This Space for Rent

And that makes two

Foss Road MLCM

I rode Kevin Brightbill’s Grawp this weekend; 52h11 total loop time (loops longer than 699km enjoy a relaxed minimum speed, so we had ~54 hours before the final control closed, and we certainly took advantage of that extra time) and now have two 2-3-4-6 series for the year; an ACP series of brevets and a PSR series of 1-2-3-4-6 permanents. This ride brings me up to 10200 miles of riding this year and 9830km’s worth of finished RUSA brevets/permanents, with over two months still to go until the year staggers to an end.

This was possibly a bit late in the season to ride longer loops. It was cold for about 40 hours of this loop (only warming up Saturday and Sunday afternoons when the sun came out) and there were savage rain and hailstorms on Friday and Saturday night (Friday was annoying, because it first started to rain just as we left the opening control at Milwaukie & Bybee, and that converted into a slashing downpour with about 5' visibility in Canby, and then, after stopping for a few hours, we got another round of it as we were going west from Independence to the Kings Valley highway – fortunately the Ritner Creek covered bridge exists, because we were able to shelter under it and relayer with drier clothing before heading west towards Hoskins Road (first gravel stretch; a honkingly steep ramp up the side of the Coast Range to Summit – but the Saturday ones were downright dangerous. We were dumped on with freezing rain just as we reached the Bible Creek Road descent from Bald Mountain, and my allegedly waterproof REI gloves and raincoat immediately failed, so I froze my butt off to the point where we had to stop in Beaver for about half an hour to thaw out, and then we got another one as we transited Netarts Bay towards our overnight control in Oceanside, and finally, just after we cleared Bay City on the way back towards Birkenfeld, we were absolutely nailed by a hailstorm that left between a quarter and half inch of hail on the ground and, once again, soaked me to the skin. We spent about 4 hours on the Miami-Foley Road scrambling from one sheltered spot to another, and finally found ourselves holed up for a while in a barn while I wrapped myself in a space blanket and crammed food into myself to push my metabolism up to high heat production. I was most certainly colder than I’ve ever been, and that includes the DNF on the Barlow 300k. When Kevin finally pried me out of the barn, I cut apart the space blanket and went to full tinfoil by putting a chunk of mylar under my had and then wrapping a bigger chunk around my torso before putting on my actually windproof vest. I’m sure I looked somewhat ridiculous, but, shoot,. I was nice and warm!)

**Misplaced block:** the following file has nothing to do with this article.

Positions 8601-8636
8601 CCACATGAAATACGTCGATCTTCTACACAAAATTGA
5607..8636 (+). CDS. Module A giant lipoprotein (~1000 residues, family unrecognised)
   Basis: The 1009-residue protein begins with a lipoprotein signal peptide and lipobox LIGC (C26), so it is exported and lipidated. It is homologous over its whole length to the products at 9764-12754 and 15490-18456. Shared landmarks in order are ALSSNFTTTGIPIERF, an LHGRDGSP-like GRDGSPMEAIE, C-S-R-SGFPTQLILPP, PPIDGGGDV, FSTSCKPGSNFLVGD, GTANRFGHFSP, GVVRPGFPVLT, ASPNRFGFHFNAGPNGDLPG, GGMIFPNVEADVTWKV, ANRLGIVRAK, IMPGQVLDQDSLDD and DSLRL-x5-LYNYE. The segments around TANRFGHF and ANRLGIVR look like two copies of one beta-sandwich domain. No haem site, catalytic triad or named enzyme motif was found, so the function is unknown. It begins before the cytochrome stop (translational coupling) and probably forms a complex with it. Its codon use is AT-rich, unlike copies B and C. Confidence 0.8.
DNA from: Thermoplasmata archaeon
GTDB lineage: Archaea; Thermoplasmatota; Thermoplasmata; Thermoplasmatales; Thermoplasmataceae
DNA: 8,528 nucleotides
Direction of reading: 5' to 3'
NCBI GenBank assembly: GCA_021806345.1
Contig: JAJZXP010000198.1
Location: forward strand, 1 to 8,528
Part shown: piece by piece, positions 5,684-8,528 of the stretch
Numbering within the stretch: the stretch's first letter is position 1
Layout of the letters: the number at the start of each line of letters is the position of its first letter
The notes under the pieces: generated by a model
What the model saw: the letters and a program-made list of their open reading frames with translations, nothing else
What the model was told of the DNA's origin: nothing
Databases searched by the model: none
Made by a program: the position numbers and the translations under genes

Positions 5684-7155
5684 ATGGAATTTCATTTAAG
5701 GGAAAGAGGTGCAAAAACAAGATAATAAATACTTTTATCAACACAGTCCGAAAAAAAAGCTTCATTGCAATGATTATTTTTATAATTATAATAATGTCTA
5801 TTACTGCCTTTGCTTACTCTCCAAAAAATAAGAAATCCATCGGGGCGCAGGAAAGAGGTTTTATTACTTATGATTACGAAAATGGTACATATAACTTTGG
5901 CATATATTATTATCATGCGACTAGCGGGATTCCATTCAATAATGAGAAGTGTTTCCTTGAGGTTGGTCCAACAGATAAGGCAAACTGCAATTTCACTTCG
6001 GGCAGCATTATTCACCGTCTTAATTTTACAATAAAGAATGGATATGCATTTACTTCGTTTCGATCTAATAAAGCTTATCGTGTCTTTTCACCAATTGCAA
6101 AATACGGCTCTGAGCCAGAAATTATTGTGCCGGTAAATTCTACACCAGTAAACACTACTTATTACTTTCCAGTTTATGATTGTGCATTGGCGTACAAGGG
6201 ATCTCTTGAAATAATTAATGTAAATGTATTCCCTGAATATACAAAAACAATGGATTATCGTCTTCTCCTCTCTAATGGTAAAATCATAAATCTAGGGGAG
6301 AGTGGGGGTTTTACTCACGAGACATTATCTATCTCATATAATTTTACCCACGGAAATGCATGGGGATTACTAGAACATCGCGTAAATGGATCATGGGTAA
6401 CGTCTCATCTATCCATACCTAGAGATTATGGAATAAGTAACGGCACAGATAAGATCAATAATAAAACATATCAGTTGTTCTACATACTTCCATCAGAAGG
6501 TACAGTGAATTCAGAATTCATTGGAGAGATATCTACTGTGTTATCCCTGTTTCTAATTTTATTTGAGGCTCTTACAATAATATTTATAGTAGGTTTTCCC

That was probably the low point of the trip (Kevin thought I was going to DNF just before we found the barn; I was more worried about actually freezing to death, though once I got off my bicycle and started walking I was producing more heat than was being sucked away by the wind and thus my fears were possible a bit overblown.) The high points of the trip were, I think, the gravel sections, which were made not exactly easy (can’t get 20mph in gravel no matter how I try) but actually fun by the 28mm Resist Nomad tires I’m using on the mlcm these days. The climb on NF 17 was a blast because I could actually open it up and climb at close to my pavement climbing speed through this spectacularly lovely stretch of coastal forest (there was actually some snow on the ground here) and Foss Road was a spectacular rollercoaster ride where I was regularly accelerating uphill on loose gravel (and only had to walk one particularly steep ramp because I was unable to finesse my pedaling enough to continue to move without spinning the rear wheel on the gravel, mud, and fallen leaves) – The Nomads are actually surefooted enough so I could do some fairly drastic maneuvering to get around potholes without having the tires wash out on me and dump me into those potholes.

The insane parts of the loop were the climbs. Ridiculous climbs, ranging from the regular super-steep gravel climbs on Logsden Road and Hoskins Road (the traditional “we’ll put switchbacks in because we can’t get the road surface to stay in place when we paint a line directly up the mountain) to the mindbogglingly steep climb up Gilbert Road, which is a 3-4 mile stretch that was painted directly up the side of Bald Mountain (it was paved, so they could do that) – imagine, if you will, a climb that starts off with 800 feet of 15-20% ramps with very short stairsteps between them, and then finishes with another 600 feet of a steady 8-10% ramp, and then, in the last 40 miles, a climb up Clapshaw Hill (a steady climb that varies between stupidly steep and insanely steep; you’re climbing one of the insanely steep pitches and the stupidly steep one ahead look level, but, no, you’re still going to be climbing in your alpine ring and you won’t be very happy about it) followed by a climb up Laidlaw and Thompson to get to the top of the west hills (I walked one of the pitches on Laidlaw, because I’d been sprinting up all the other steep ramps on the loop and was getting kind of tired after about 56 hours with only 2 hours of sleep.) Ridewithgps claims 7600 meters of climbing on this loop, and I’m tired enough to believe it.

I will post more about it later, but I’m a little too tired to do so now.


Hurrah! for not dying.

Graydon Mon Oct 22 16:47:08 2012

You and Kevin showed “true grit” in accomplishing this ride - no doubt a challenging ride in the best of weather, but it was so damn cold and wet this weekend. I probably would have bailed after that first downpour. Congrats on your ride.

Oliver Smith Wed Oct 24 10:36:23 2012

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